Meuthen gets the AfD going

Berlin / Erfurt – AfD leader Jorg Meuthen has offended AfD top politicians with his thought games about a possible division of the party.

Co-party chairman Tino Chrupalla said he was “somewhat surprised and disappointed in human terms by Meuthen’s move.” For him, the unity of the party was not an issue. Anyone wishing to initiate a discussion about the future of the AfD must do so in the party committees and not in public.


Meuthen had suggested on Wednesday to speak “open-ended” about whether, given the great ideological differences, it would be better not to split the party into a “liberal-conservative” and a “socio-patriotic” wing. “We should discuss it in peace, but then we should reach a decision by the end of the year,” said the party chairman of the German Press Agency.

“The considerations of Jorg Meuthen are not very expedient and extremely apolitical,” criticized AfD parliamentary group leader Alexander Gauland, who is also honorary chairman of the party. The military motto “march separately, strike together” presupposes a unified leadership, and that is exactly what Meuthen wants to eliminate now, he said.

Co-Group leader Alice Weidel also does not believe in a division. “We are facing groundbreaking elections next year,” said Weidel. If the AfD breaks down into its individual parts beforehand, «we have gambled away everything that has been built up in recent years».

The spokesman for the right-wing AfD network “Flugel”, the Thuringian AfD country chief Bjorn Hocke, wrote on Facebook that Meuthen’s discussion was “foolish and irresponsible”. Hocke recently announced that the influential “wing” would dissolve by the end of April. That was what the federal executive board of the AfD had asked for. The Thuringian constitutional protection considers this step, which Hocke and the Brandenburg AfD country chief Andreas Kalbitz announced, but for a “fog candle”.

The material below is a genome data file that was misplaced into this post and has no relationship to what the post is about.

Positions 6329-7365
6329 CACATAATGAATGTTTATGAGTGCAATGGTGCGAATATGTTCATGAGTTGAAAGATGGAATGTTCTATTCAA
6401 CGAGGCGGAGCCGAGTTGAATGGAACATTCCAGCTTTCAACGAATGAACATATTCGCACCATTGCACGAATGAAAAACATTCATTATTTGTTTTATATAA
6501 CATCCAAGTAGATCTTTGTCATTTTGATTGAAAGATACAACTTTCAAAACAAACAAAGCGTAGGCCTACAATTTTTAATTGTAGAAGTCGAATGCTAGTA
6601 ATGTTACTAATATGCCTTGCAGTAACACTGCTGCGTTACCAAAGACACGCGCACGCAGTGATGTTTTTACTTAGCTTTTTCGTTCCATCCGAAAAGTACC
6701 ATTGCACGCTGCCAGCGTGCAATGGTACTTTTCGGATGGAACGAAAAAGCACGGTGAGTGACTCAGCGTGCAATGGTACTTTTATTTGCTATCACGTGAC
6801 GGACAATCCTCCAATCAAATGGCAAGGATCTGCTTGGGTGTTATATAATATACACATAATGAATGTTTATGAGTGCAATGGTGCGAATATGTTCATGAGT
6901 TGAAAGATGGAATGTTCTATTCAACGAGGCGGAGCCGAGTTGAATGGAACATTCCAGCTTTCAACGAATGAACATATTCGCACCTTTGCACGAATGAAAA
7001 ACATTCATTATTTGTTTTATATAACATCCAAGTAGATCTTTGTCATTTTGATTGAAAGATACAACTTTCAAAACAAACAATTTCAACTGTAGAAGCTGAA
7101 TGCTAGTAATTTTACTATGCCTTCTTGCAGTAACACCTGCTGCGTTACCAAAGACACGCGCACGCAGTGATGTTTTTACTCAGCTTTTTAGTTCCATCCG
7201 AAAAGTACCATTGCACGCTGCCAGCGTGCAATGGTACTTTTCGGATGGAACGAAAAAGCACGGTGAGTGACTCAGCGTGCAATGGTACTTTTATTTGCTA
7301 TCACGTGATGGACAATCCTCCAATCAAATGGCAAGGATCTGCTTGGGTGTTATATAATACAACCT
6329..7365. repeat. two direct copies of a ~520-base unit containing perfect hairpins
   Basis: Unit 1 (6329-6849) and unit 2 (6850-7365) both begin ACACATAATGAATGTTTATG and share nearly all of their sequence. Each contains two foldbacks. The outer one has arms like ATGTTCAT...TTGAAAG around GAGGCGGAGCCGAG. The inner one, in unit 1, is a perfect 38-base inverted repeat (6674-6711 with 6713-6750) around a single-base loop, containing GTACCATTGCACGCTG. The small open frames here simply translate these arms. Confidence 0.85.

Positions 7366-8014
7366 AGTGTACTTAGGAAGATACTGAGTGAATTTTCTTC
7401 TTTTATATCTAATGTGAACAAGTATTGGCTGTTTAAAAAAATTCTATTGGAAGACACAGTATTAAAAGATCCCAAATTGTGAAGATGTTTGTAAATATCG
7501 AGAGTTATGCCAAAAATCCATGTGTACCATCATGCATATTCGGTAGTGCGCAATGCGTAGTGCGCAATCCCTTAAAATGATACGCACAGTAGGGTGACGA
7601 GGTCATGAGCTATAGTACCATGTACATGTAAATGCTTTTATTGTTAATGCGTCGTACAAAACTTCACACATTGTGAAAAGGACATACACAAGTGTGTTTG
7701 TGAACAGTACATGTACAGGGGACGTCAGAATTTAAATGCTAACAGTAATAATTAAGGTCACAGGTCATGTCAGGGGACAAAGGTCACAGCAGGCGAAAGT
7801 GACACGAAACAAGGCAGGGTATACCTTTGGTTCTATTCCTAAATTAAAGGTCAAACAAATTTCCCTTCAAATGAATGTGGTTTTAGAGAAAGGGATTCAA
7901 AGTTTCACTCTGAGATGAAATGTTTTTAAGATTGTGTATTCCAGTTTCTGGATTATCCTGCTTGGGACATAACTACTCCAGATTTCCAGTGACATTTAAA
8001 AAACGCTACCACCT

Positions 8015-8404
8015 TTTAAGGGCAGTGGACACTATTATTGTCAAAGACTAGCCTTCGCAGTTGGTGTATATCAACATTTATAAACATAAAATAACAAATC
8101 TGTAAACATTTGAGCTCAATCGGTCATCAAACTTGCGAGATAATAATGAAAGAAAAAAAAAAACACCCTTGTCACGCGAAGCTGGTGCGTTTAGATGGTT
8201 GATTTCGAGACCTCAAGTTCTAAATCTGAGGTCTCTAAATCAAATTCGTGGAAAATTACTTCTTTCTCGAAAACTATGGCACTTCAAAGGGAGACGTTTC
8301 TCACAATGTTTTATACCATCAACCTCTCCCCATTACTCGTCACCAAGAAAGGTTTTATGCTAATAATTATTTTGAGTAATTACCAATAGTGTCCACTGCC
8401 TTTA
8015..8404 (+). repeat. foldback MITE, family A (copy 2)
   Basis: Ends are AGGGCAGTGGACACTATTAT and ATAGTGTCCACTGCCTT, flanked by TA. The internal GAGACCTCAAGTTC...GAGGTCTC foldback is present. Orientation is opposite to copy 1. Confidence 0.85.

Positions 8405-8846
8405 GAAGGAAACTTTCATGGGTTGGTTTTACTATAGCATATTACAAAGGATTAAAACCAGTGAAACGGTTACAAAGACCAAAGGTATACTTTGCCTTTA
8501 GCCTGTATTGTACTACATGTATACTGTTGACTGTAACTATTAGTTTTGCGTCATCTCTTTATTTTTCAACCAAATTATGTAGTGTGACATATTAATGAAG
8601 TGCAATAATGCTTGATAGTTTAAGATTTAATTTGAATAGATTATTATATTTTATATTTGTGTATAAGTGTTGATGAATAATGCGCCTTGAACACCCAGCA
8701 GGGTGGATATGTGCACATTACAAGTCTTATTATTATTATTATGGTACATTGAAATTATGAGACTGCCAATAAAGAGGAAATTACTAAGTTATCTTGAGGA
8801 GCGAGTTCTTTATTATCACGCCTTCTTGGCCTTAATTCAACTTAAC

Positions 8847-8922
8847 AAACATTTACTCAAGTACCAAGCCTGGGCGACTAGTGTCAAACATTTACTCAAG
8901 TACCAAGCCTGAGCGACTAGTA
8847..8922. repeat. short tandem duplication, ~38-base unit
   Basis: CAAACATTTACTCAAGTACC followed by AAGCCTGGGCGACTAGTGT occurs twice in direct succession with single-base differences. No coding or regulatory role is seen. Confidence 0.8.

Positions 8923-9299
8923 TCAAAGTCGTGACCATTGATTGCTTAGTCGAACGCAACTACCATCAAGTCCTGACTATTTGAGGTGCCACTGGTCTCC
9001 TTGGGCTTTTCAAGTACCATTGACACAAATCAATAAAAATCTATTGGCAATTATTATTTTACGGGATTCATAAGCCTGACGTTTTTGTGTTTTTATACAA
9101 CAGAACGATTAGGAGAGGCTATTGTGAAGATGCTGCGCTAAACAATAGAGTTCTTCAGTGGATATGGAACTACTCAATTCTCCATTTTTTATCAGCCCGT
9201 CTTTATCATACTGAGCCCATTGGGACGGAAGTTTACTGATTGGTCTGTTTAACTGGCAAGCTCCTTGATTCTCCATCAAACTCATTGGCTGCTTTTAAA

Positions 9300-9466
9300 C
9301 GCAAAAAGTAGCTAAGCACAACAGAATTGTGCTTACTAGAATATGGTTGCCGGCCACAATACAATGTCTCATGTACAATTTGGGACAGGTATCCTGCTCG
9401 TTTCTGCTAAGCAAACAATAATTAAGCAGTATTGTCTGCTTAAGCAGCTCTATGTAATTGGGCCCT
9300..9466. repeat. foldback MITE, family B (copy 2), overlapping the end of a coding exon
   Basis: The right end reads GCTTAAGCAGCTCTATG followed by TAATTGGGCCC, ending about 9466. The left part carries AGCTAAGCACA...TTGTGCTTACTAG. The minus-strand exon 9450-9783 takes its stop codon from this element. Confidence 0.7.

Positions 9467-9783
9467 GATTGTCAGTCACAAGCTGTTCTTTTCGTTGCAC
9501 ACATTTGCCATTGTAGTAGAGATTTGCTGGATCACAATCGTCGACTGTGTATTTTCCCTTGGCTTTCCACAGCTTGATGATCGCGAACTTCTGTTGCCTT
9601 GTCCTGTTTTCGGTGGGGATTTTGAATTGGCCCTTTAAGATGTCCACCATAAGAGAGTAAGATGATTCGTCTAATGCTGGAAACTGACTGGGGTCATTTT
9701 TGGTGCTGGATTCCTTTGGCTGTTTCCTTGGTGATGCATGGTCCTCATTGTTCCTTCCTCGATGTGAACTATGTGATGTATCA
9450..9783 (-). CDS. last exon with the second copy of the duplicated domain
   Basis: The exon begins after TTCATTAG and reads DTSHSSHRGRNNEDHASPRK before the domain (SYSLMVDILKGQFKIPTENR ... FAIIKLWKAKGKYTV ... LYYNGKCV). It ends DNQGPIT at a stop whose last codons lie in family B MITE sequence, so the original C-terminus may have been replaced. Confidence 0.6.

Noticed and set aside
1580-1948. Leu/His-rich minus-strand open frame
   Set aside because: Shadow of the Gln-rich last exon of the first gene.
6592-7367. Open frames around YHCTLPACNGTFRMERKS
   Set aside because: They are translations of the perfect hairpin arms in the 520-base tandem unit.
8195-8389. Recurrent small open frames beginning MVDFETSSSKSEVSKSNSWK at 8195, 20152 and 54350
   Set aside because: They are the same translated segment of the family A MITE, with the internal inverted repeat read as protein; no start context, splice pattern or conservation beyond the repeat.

“I think Mr. Meuthen’s assessment is factually and politically wrong, but I will not have any internal discussions in public,” said Kalbitz on request. But there is also encouragement for Meuthen – so far, however, mostly only behind the scenes.

With his “food for thought” Meuthen had already caused considerable unrest in the party on Wednesday. “In my opinion, both groups in the party are clearly strong enough to be able to exist independently, especially since this made it possible to reach significant additional groups of voters differently than before,” he added on his Facebook page on Thursday. It was, therefore, time to think about an amicable separation.


The Federal Office for the Protection of the Constitution classified the “wing” founded by Hocke in March as a “secure right-wing extremist endeavor”.

“The split is a weakening,” said Berlin political scientist Hajo Funke. He believes that both camps, as expected by Meuthen, could win additional groups of voters – “especially not in the West, if the government parties do not make too many mistakes in the virus crisis””, especially in the West. Funke estimates the supporters of the “wing” in the AfD to be “one third to 40 percent”.